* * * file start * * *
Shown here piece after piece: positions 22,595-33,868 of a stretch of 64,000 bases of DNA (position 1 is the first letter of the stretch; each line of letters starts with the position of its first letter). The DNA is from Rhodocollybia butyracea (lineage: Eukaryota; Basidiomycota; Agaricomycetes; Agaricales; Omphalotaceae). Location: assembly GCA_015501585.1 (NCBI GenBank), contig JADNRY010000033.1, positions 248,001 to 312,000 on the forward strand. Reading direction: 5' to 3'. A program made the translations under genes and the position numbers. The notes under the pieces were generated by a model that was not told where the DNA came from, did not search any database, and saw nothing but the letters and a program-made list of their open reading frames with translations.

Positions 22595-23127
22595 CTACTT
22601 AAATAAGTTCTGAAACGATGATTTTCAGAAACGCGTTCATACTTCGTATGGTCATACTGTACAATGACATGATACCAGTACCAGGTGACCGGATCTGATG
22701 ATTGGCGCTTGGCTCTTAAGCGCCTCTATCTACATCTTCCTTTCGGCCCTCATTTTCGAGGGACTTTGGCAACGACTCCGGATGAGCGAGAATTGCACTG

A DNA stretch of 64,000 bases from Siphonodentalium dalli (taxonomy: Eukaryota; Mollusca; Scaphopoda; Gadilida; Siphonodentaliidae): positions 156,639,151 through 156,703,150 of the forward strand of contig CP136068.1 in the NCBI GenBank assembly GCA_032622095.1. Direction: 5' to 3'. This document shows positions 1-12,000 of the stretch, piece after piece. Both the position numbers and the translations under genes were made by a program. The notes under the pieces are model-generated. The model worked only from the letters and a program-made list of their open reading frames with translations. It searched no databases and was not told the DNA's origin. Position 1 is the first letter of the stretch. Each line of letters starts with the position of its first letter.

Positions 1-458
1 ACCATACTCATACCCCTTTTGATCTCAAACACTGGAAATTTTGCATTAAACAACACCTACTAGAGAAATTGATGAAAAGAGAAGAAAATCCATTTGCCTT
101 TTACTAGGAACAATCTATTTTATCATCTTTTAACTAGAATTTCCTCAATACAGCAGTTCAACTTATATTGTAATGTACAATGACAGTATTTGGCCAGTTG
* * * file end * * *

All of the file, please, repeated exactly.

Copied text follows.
Shown here piece after piece: positions 22,595-33,868 of a stretch of 64,000 bases of DNA (position 1 is the first letter of the stretch; each line of letters starts with the position of its first letter). The DNA is from Rhodocollybia butyracea (lineage: Eukaryota; Basidiomycota; Agaricomycetes; Agaricales; Omphalotaceae). Location: assembly GCA_015501585.1 (NCBI GenBank), contig JADNRY010000033.1, positions 248,001 to 312,000 on the forward strand. Reading direction: 5' to 3'. A program made the translations under genes and the position numbers. The notes under the pieces were generated by a model that was not told where the DNA came from, did not search any database, and saw nothing but the letters and a program-made list of their open reading frames with translations.

Positions 22595-23127
22595 CTACTT
22601 AAATAAGTTCTGAAACGATGATTTTCAGAAACGCGTTCATACTTCGTATGGTCATACTGTACAATGACATGATACCAGTACCAGGTGACCGGATCTGATG
22701 ATTGGCGCTTGGCTCTTAAGCGCCTCTATCTACATCTTCCTTTCGGCCCTCATTTTCGAGGGACTTTGGCAACGACTCCGGATGAGCGAGAATTGCACTG

A DNA stretch of 64,000 bases from Siphonodentalium dalli (taxonomy: Eukaryota; Mollusca; Scaphopoda; Gadilida; Siphonodentaliidae): positions 156,639,151 through 156,703,150 of the forward strand of contig CP136068.1 in the NCBI GenBank assembly GCA_032622095.1. Direction: 5' to 3'. This document shows positions 1-12,000 of the stretch, piece after piece. Both the position numbers and the translations under genes were made by a program. The notes under the pieces are model-generated. The model worked only from the letters and a program-made list of their open reading frames with translations. It searched no databases and was not told the DNA's origin. Position 1 is the first letter of the stretch. Each line of letters starts with the position of its first letter.

Positions 1-458
1 ACCATACTCATACCCCTTTTGATCTCAAACACTGGAAATTTTGCATTAAACAACACCTACTAGAGAAATTGATGAAAAGAGAAGAAAATCCATTTGCCTT
101 TTACTAGGAACAATCTATTTTATCATCTTTTAACTAGAATTTCCTCAATACAGCAGTTCAACTTATATTGTAATGTACAATGACAGTATTTGGCCAGTTG